Romney Drives Fuel Efficiency Rollback to Victory

In Mass., He Supported Strict Mileage Standards. In Michigan, He Doesn't

Published: 19-Jan-2008

Just weeks ago, Congress passed a bipartisan plan to boost the nation's fuel economy, President Bush signed it into law, and the head of the Environmental Protection Agency touted its sweeping ability to reduce greenhouse gas emissions.

And now, Mitt Romney has won victory in the Michigan primary in part by pledging to throw it out the window. Part of his campaign pitch to the economically struggling city of Detroit was that fuel economy standards should be phased in slowly.

The new fuel economy rules amount to the first increase in efficiency in a generation, and they would boost the average mileage of new vehicles from about 25 mpg to 35 mpg by 2020.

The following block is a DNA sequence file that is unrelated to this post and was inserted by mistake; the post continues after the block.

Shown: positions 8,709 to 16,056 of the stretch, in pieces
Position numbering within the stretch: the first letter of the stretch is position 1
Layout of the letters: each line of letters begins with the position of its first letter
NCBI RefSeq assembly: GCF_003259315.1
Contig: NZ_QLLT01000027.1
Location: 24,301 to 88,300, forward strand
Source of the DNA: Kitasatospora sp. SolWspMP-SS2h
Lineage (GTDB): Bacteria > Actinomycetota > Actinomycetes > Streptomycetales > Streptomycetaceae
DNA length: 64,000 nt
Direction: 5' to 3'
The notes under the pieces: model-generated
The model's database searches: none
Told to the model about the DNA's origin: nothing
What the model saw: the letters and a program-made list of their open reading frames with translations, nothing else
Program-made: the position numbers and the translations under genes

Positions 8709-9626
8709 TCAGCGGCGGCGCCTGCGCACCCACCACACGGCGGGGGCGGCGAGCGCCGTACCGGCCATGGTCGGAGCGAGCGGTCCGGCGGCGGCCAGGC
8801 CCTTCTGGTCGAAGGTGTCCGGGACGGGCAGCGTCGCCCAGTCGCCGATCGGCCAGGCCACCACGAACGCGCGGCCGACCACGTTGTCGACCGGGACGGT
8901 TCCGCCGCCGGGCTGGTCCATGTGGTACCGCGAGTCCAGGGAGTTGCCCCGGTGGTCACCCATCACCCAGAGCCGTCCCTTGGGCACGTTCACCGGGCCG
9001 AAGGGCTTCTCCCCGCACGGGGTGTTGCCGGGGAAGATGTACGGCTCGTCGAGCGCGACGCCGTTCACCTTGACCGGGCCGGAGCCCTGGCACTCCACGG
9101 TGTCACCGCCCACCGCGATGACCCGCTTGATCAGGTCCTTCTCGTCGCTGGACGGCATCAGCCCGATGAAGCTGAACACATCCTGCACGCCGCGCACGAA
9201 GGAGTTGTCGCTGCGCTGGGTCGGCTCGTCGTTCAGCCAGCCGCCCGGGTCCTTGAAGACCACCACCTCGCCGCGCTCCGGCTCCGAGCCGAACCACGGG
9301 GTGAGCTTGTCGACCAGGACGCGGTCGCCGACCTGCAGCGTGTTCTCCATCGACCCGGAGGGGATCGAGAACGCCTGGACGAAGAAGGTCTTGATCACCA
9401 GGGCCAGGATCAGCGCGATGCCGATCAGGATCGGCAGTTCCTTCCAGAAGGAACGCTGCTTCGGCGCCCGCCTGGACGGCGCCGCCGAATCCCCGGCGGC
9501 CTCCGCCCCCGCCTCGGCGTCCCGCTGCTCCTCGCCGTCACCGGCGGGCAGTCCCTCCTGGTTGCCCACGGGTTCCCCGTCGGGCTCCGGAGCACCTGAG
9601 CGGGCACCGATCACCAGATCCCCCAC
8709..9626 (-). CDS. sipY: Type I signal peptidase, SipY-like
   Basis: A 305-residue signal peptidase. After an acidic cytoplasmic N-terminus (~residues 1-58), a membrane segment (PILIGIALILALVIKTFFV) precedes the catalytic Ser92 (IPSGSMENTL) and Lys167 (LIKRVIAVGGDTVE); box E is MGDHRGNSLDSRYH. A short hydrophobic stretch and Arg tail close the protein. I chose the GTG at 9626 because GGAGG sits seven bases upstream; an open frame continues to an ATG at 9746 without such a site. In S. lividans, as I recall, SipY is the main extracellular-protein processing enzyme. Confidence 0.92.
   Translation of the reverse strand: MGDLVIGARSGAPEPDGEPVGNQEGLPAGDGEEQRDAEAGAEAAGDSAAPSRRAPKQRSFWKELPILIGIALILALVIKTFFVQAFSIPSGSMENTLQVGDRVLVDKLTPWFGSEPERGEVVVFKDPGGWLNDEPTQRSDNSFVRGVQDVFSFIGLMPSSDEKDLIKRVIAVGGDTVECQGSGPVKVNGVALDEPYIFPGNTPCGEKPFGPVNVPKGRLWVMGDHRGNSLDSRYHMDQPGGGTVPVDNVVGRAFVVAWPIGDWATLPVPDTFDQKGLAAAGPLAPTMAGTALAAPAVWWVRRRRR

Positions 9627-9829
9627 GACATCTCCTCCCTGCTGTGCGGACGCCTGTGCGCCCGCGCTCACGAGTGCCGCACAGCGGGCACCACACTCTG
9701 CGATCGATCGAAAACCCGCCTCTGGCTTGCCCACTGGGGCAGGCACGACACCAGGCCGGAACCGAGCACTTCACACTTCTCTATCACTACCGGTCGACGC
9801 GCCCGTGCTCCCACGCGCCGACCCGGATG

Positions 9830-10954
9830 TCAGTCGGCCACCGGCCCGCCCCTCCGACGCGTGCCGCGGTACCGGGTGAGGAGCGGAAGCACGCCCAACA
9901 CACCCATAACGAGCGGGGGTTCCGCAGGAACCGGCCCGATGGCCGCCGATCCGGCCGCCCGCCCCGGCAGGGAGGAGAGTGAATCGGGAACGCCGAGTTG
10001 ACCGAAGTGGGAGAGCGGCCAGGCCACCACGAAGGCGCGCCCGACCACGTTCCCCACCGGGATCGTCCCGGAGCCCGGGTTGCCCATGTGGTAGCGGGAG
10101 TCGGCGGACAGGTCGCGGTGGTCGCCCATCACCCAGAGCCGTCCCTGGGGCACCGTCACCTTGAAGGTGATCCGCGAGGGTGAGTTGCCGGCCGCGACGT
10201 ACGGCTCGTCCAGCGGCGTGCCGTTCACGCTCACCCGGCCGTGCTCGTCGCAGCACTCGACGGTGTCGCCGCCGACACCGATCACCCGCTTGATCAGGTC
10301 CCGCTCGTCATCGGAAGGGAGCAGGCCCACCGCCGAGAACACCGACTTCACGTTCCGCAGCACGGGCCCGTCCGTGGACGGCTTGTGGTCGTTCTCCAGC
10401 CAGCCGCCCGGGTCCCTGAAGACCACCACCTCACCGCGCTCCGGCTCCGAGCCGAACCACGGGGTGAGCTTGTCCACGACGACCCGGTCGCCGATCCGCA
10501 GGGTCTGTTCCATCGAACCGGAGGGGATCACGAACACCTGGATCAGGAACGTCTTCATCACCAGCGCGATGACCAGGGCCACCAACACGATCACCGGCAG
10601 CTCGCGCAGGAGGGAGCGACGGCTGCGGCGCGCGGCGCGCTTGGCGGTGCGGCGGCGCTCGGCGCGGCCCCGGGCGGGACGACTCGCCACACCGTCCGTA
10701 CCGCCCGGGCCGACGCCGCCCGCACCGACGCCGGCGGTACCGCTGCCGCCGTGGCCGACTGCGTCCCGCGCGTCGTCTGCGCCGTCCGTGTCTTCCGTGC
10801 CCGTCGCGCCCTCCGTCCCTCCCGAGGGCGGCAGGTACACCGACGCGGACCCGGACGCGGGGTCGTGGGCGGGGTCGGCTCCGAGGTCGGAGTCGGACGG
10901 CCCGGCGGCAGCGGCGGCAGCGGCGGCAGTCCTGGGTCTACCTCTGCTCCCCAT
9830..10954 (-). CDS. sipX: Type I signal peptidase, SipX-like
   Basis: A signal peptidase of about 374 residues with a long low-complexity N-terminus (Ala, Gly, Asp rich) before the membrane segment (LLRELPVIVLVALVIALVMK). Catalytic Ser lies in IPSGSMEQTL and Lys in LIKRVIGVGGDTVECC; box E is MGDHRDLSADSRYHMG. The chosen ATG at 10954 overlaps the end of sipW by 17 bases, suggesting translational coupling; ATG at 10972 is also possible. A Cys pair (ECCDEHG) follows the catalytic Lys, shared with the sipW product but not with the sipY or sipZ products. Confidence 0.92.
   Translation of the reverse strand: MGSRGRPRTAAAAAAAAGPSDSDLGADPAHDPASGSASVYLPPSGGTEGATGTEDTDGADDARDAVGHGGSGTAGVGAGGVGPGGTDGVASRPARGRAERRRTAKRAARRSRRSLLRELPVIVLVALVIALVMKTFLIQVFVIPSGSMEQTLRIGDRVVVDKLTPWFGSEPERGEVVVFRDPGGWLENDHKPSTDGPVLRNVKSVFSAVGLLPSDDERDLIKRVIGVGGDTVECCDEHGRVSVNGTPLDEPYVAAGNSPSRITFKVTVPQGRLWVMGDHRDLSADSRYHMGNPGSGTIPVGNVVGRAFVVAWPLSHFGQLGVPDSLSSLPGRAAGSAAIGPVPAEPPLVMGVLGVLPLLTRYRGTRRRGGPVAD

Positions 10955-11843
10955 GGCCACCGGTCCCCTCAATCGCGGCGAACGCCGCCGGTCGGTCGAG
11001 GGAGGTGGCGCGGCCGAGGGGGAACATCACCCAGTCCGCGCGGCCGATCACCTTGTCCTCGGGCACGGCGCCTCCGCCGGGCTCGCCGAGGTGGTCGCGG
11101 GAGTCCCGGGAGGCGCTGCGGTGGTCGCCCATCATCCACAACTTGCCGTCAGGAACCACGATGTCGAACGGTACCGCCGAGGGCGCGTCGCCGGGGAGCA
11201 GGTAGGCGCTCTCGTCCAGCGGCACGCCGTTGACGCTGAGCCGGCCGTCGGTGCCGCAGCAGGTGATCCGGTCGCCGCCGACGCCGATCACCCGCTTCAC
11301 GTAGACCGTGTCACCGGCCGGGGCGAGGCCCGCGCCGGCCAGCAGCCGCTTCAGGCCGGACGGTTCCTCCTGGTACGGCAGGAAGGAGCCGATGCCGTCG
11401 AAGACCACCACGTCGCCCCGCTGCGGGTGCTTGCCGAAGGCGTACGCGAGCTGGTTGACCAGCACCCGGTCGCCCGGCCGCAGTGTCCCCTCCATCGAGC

The system operates from the Calor Gas, liquefied petroleum gas (LPG) or propane that is already on board for cooking. The system will fit comfortably in an aft locker, normally used for a conventional generator.

The Cadillac Provoq fuel cell concept uses GM's E-Flex propulsion system, combining the new fifth-generation fuel cell system and a lithium-ion battery to produce an electrically driven vehicle that uses no petroleum and has no emission other than water.

Powered by a 100 kW electric engine and fuel cell stack, the i-Blue is capable of running more than 370 miles per refueling and achieves a maximum speed of more than 100 miles per hour.


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